Infection with the protozoan Toxoplasma (T.) gondii causes chronic infection of the central nervous system and can lead to life-threatening encephalomyelitis in immunocompromised patients. While infection with T. gondii has long time been considered asymptomatic in immunocompetent hosts, this view is challenged by recent reports describing links between seropositivity and behavioral alterations. However, past and current researches are mainly focused on the brain during Toxoplasma encephalitis, neglecting the spinal cord as a key structure conveying brain signals into motion. Therefore, our study aimed to fill the gap and describes the spinal cord pathology in an experimental murine model of toxoplasmosis. In the spinal cord, we found distinct histopathological changes, inflammatory foci and T. gondii cysts similar to the brain. Furthermore, the recruitment of immune cells from the periphery was detected. Moreover, resident microglia as well as recruited monocytes displayed an increased MHC classes I and II expression. Additionally, the expression of pro- and anti-inflammatory cytokines was enhanced in the brain as well as in the spinal cord. In summary, the pathology observed in the spinal cord was similar to the previously described changes in the brain during the infection. This study provides the first detailed description of histopathological and immunological alterations due to experimental T. gondii induced myelitis in mice. Thus, our comparison raises awareness of the importance of the spinal cord in chronic T. gondii infection.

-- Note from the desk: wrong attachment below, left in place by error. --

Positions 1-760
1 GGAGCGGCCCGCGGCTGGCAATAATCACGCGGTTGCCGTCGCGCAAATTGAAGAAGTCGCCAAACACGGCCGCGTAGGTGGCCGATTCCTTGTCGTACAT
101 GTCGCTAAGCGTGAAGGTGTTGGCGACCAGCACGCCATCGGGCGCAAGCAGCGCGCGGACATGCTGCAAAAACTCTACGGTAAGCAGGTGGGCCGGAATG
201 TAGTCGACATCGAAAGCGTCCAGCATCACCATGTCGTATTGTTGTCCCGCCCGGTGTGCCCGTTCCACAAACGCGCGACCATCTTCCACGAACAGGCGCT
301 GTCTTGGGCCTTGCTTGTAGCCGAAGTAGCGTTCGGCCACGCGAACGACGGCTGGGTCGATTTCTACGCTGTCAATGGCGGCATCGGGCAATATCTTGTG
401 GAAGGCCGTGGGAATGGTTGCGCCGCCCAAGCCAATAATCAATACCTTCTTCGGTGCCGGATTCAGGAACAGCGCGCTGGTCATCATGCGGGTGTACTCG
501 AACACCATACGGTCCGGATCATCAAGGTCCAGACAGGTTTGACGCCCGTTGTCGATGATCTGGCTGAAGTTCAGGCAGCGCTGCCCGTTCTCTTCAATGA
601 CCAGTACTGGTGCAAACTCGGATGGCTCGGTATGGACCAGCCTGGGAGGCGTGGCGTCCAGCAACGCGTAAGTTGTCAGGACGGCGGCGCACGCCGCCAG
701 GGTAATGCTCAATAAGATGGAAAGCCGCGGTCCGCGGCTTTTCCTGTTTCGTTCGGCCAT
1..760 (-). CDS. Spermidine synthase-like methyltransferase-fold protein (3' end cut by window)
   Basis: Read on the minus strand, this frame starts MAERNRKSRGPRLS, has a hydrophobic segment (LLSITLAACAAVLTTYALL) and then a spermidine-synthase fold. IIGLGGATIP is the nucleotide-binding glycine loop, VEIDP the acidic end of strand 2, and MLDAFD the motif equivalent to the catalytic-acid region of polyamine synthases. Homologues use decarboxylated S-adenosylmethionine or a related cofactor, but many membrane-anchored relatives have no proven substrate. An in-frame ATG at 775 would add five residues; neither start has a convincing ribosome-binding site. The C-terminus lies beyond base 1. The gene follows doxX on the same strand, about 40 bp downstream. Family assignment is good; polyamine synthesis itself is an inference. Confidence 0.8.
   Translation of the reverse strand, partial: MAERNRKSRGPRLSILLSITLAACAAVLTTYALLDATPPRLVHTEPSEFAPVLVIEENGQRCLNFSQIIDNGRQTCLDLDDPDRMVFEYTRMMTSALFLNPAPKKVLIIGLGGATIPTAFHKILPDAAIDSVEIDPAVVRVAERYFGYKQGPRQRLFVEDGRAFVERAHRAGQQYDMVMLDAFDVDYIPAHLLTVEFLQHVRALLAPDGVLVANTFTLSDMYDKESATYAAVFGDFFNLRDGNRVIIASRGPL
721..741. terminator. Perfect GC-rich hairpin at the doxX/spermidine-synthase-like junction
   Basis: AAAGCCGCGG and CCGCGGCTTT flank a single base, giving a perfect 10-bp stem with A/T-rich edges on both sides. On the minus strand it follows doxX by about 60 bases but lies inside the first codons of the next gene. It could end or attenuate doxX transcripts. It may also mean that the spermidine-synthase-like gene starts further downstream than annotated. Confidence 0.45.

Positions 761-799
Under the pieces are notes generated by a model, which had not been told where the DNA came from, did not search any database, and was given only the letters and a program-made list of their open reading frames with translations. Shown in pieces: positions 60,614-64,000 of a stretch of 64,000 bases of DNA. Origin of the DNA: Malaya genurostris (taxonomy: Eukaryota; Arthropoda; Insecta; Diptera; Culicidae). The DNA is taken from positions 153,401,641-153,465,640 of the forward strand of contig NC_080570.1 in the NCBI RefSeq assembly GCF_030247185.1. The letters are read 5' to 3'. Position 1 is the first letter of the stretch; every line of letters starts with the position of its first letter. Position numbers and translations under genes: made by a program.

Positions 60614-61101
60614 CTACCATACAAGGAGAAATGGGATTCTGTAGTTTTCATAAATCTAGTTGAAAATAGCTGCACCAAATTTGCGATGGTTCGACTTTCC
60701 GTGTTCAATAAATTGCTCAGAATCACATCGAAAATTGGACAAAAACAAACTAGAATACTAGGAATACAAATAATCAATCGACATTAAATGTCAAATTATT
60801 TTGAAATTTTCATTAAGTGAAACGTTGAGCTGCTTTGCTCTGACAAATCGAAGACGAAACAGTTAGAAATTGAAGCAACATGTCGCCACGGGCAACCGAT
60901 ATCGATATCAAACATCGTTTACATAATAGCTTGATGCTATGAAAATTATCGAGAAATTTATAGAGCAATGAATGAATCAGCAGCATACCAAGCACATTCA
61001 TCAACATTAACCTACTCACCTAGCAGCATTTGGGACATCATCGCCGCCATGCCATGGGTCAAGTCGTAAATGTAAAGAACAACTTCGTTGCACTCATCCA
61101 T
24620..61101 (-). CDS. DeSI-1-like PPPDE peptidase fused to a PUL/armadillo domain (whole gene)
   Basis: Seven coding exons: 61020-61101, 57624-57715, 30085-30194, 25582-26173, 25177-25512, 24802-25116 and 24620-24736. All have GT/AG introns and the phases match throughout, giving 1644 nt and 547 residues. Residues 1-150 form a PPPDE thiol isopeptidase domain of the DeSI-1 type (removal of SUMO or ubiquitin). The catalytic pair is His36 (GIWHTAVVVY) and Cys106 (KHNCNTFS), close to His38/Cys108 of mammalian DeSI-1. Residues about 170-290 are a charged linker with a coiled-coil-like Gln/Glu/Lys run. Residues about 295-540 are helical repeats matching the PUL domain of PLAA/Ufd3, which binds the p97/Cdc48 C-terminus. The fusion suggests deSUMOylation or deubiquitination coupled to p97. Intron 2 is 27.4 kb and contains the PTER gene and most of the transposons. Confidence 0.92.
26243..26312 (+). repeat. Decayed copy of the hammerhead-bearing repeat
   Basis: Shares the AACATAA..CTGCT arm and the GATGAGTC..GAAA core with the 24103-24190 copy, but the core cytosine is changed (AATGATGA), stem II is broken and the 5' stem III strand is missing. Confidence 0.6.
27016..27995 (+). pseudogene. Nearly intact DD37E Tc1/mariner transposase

Keywords: Toxoplasma gondii; infection; inflammation; myelitis; spinal cord.